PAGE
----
Gertrude Crampton
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Tootle (A Billion Golden Memories of Little Golden Readers)

4.15 of 5 stars 4.15  ·  rating details  ·  3,478 ratings  ·  36 reviews
In this classic Little Golden Book from 1945, Tootle is a young locomotive who loves to chase butterflies through the meadow. But he must learn to stay on the tracks no matter what—if he ever hopes to achieve his dream of being a Flyer between New York and Chicago!
Published November 1st 1987 by Goldencraft (first published 1945)
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Jen Kautt
Sep 12, 2007 Jen Kautt rated it 1 of 5 stars  ·  review of another edition
Recommends it for: those parents whom want to alienate their children from the beauty of nature
Tootle,Tootle, all you wanted to do was "dip and soar" like the butterflies you admired in the meadow of Lower Trainswitch. But Bill, head engineer of the School for Engines and "The Mayor Himself" taught you that it was foolish for an engine to get lost looking at hollyhock flowers when he could be the fastest flyer since "old 300".
Yes, a children's book that touts the importance of the coal blackned lungs of the Industrial Revoultion in place of the Romantic reverance of nature. Work and stric...more
This is quite possibly the worst book written for children. Ever. Joe loves it, but I refuse to read it to him. It's all about "staying on the tracks no matter what." A little engine finds that he likes playing in a meadow, with the birds and bugs and flowers, and the whole town conspires against him to keep him on the track. There's one illustration where he's sobbing and the all white town is gleefully trying to get him out of the meadow. And what the fuck is with the black horse that gets him...more
John Yelverton
Such a fun and friendly book about a fun and friendly train.
Some give this 1945 children’s book low ratings for teaching a message of “staying on the rails,” criticizing the implicit message that children should remain within the boundaries set for them instead of exploring all the world has to offer. I give it a low rating for the opposite reason. Boundaries are necessary for joy and usefulness. But despite the main character repeatedly breaking the central rule given to him (a rule designed not just for his own safety, but for the safety of those aroun...more
My child was wild about this book at at two could pretty much recite it. It's cute and Tootle is adorable. The illustrations are charming. As for those who are so worried that it preaches conformity, please try growing up a bit. It preaches discipline, actually, which is quite different from conformity. My son today is an artist and writer. He has and has always had a great imagination.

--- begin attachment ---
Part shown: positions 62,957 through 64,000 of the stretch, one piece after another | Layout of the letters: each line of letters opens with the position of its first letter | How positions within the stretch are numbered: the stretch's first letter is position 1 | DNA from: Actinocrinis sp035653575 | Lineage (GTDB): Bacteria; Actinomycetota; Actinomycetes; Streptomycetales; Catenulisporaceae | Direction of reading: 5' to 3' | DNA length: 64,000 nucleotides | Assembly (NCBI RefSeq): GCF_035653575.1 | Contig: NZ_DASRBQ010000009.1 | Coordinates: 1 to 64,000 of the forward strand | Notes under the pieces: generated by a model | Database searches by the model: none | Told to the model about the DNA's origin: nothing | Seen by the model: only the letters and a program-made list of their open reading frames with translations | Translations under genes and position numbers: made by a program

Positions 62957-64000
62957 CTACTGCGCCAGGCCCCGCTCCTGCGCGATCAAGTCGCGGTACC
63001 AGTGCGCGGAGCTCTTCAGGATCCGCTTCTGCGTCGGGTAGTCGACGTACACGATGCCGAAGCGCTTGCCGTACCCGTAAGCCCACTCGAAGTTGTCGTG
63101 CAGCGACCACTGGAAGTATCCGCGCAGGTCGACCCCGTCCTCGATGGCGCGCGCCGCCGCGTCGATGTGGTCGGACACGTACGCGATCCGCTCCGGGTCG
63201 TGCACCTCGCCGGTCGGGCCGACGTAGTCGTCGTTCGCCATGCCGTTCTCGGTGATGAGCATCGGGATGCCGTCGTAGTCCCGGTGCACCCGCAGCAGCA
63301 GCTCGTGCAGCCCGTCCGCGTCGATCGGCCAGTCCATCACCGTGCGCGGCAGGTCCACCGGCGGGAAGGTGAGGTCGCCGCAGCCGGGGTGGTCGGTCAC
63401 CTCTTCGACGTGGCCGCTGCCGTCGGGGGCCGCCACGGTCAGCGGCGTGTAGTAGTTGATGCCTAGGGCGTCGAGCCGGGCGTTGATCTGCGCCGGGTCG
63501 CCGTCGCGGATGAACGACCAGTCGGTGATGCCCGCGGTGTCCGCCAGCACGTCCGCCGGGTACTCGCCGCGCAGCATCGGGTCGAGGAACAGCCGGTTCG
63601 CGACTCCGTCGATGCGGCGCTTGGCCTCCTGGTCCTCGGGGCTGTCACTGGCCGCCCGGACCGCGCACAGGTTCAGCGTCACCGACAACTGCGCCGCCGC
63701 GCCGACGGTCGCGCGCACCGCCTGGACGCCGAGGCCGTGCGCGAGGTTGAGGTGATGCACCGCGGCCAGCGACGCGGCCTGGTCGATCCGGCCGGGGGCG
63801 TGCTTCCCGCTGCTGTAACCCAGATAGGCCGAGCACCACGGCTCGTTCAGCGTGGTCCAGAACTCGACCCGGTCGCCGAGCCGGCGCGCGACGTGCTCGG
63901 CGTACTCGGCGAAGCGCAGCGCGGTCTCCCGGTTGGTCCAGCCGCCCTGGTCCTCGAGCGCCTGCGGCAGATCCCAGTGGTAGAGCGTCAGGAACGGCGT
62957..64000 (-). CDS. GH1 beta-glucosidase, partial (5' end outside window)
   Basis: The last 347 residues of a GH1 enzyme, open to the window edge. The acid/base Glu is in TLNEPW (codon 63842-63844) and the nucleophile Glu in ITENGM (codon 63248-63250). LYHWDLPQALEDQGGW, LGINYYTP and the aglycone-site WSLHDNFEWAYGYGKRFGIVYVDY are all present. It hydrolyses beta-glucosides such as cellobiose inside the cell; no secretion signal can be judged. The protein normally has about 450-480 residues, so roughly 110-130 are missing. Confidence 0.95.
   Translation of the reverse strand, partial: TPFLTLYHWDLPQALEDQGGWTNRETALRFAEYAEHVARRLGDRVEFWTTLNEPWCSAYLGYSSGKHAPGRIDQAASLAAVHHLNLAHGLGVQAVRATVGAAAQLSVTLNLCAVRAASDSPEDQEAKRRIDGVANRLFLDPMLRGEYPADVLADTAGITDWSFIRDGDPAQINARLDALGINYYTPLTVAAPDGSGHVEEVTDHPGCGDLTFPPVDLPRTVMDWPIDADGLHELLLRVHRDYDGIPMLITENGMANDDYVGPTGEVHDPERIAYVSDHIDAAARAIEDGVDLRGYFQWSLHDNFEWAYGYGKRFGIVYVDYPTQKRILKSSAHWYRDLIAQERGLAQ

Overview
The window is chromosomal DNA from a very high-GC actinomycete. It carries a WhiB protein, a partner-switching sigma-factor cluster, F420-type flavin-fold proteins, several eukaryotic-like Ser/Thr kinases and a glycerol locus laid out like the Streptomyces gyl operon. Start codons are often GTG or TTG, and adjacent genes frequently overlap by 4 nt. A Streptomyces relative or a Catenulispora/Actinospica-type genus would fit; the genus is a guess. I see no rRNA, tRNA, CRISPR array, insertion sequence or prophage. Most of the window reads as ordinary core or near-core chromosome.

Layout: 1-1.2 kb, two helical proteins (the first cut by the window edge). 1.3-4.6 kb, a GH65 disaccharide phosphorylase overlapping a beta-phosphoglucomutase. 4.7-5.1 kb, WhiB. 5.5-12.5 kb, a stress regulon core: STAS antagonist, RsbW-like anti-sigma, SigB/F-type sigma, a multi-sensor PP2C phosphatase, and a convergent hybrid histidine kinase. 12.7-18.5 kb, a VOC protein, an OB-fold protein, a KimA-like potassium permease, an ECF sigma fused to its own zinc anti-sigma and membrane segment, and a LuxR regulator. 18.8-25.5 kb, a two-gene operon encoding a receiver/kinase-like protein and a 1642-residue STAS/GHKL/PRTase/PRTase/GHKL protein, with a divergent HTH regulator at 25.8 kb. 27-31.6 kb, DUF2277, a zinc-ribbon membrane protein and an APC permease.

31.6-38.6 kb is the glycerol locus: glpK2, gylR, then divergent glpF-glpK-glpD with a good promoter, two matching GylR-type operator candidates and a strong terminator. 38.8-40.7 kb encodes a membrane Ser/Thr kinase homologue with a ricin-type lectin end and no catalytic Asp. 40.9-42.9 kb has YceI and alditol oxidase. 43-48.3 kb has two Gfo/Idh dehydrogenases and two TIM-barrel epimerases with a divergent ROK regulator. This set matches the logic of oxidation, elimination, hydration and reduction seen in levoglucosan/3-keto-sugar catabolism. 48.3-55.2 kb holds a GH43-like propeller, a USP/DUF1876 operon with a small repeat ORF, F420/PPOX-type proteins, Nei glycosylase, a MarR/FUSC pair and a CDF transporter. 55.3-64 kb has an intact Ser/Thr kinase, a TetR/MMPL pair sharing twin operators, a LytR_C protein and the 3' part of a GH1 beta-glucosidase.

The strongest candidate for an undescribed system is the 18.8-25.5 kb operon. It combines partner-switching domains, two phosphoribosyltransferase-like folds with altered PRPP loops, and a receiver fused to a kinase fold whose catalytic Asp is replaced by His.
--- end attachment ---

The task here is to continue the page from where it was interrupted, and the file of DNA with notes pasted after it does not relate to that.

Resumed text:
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I only just recently read this story for the first time, and I have been an adult for many years. Although I had a serious collection of Little Golden Books as a child, my collection did not include this one.

At first as I read this book, I was strongly reminded of Ferdinand the bull, so I liked it. But the ending was very different. If Ferdinand's beloved cork tree had been surrounded by red capes, they might have been the same book. The biggest difference is, Tootles wanted to run the express...more
Jun 23, 2008 Katherine rated it 3 of 5 stars  ·  review of another edition
Recommends it for: people who will read it critically and realize it's not just a cute story
As a non-comformist, I was mortified the first time I read this book as an adult (10 years ago). I immediately looked at the original year it was published-- 1945. Smack in the McCarthy Era. No wonder! Red flags? Stay on the rails? Ironically, I now have two preschoolers who love this book. I keep it around so we can eventually have a discussion about its messages. How does one start a discussion with small children about McCarthyism vs. anarchy? I give this book three stars because on one hand,...more
This was personally 10 times better than The Little Engine That Could and deserves 6 stars since I personally found the animations to be much more appealing, however, that is the true original version. I had so much fun with this book and taught me to persevere through difficult times. "I think I can I think I can I think I can!" was the mantra it teaches youth. I can't tell you how many times I read this story. This is a MUST HAVE for any child, in addition to first introducing them to The Litt...more